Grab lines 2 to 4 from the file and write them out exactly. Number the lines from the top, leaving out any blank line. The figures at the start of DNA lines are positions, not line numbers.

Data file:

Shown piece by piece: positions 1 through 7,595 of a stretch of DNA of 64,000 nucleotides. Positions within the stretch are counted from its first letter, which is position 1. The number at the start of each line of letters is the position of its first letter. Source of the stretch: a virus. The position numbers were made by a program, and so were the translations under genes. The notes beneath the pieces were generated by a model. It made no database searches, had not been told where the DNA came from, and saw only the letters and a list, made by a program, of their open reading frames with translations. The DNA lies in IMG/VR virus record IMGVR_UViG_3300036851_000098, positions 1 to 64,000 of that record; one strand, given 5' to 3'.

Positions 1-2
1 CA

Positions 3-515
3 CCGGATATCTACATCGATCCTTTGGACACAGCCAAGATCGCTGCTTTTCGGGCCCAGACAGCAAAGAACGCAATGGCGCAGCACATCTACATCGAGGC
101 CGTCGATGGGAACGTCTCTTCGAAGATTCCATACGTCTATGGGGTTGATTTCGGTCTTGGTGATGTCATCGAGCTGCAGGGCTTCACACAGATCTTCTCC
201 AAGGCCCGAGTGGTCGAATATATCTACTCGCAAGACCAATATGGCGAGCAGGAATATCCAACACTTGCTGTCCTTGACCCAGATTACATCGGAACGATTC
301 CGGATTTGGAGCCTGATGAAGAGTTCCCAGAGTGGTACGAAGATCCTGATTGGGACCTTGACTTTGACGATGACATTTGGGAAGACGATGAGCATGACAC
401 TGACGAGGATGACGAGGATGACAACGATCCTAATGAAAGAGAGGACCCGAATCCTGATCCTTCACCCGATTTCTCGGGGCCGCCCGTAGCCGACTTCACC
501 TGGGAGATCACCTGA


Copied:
Positions 1-2
1 CA

Positions 3-515